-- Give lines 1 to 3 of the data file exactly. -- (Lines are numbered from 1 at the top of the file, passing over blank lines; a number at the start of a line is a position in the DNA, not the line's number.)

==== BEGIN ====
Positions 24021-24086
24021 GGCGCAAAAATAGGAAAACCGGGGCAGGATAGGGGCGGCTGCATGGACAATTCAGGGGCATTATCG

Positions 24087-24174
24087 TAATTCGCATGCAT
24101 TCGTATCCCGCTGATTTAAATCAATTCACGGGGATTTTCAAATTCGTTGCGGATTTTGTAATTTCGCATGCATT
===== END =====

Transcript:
Positions 24021-24086
24021 GGCGCAAAAATAGGAAAACCGGGGCAGGATAGGGGCGGCTGCATGGACAATTCAGGGGCATTATCG

Positions 24087-24174